The Turn [71–72]

think, for thinking is the authentic action [Handeln], where action means to give a hand [an die Hand gehen] to the essence of beyng in order to prepare for it that site in which it brings itself and its essence to speech. Without language, all will to contemplation remains without any path or route. Without language, every deed lacks any dimension in which it could move about and have effect. Language is thus never merely the expression of thinking, feeling, and willing. Language is the inceptual dimension within which the human essence is first capable of corresponding to being and its claim and of belonging to being through this correspondence. This inceptual correspondence, properly enacted, is thinking. By thinking we first learn to dwell in the realm in which the conversion of the dispensation of being, the conversion of positionality, takes place.

The essence of positionality is the danger. As danger, being turns away from its essence into the forgetfulness of this essence and thus at the same time turns itself against the truth of its essence. This self-turning that has not yet been considered reigns in the danger. In the essence of danger there is concealed the possibility of a turn in which the forgetting of the essence of being so turns that through this turn the truth of the essence of beyng properly enters into beings.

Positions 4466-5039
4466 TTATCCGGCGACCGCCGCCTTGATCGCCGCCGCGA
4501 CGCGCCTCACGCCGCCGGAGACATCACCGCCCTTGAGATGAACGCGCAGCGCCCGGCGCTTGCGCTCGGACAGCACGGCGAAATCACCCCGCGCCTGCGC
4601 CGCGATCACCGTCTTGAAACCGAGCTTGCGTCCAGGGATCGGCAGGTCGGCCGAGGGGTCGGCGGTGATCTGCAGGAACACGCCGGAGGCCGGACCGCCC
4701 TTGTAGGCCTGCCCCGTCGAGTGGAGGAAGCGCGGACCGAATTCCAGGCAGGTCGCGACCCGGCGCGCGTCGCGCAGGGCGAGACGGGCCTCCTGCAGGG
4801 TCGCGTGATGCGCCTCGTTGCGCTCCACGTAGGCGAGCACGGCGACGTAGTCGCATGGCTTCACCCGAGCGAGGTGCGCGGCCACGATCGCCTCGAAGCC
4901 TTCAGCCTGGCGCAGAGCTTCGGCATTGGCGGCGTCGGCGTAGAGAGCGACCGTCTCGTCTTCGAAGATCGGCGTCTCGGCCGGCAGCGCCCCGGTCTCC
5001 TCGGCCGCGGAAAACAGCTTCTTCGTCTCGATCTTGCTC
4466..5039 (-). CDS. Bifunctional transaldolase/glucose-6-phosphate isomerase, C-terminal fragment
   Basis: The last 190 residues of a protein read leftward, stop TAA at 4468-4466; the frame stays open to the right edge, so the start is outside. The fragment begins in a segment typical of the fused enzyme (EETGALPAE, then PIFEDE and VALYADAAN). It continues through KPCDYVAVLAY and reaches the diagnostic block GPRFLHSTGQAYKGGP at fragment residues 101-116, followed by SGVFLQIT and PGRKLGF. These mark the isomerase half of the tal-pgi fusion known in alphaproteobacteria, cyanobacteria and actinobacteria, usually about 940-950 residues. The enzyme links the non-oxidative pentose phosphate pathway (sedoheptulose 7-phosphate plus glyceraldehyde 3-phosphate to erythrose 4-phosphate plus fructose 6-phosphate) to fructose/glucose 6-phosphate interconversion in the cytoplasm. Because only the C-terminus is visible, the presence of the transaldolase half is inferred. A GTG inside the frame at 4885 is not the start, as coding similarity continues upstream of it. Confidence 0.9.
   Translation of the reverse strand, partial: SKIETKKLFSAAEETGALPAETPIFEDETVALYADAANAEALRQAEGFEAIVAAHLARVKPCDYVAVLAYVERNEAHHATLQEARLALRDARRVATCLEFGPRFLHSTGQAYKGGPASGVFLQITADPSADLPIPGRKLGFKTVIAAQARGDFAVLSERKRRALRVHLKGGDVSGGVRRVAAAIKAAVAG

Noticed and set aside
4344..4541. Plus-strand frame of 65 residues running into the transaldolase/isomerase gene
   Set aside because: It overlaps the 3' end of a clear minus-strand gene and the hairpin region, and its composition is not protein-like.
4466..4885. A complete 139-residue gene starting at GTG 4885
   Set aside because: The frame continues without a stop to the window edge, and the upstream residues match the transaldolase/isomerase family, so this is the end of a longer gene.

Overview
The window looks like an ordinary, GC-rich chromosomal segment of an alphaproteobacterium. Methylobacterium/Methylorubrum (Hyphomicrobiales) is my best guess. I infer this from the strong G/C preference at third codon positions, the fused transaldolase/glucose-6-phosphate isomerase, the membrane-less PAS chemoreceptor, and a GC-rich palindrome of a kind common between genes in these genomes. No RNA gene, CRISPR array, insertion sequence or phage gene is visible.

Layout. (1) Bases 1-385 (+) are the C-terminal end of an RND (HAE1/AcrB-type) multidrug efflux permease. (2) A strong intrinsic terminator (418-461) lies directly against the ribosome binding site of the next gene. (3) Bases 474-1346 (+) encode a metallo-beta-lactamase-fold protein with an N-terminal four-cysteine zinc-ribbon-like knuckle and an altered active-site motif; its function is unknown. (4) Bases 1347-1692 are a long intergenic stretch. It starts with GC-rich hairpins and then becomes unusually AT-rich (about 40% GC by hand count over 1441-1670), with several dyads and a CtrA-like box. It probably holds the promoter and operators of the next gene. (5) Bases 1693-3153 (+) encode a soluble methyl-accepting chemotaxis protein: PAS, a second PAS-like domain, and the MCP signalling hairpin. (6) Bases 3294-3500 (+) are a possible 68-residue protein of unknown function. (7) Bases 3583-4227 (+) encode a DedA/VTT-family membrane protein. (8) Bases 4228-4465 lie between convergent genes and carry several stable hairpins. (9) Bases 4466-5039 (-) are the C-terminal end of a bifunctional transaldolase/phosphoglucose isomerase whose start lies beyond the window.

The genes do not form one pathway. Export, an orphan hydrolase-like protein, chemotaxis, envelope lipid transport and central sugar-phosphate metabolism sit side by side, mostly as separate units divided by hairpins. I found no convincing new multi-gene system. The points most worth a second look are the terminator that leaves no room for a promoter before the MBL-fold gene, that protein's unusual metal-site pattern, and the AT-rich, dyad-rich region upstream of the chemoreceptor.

Presumably, however, this turn from the forgetting of being to the guardianship of the essence of beyng only takes place when the danger, pivotal in its concealed essence, first properly presences as the danger that it is. Perhaps we already stand in the shadows cast in advance of this turn’s arrival. When and how this will dispensationally take place, no one knows. It is also not necessary to know such a thing. A knowledge of this sort would even be most fatal for the human because his essence is to be the one waiting, the one who waits upon the essence of beyng by protecting it in thinking. Only when the human as the shepherd of being waits for the truth of beyng can he at all expect—and without deteriorating into a mere wanting to know—the arrival of another dispensation of being.

But what about when the danger takes place as the danger and thus is first unconcealed as the danger? In order to hear the answer to this question, let us attend to the hint that is preserved in a word of Hölderlin’s. In the later version of the hymn “Patmos” the poet says at the beginning:

Martin Heidegger (GA 79) The Turn - Bremen and Freiburg Lectures

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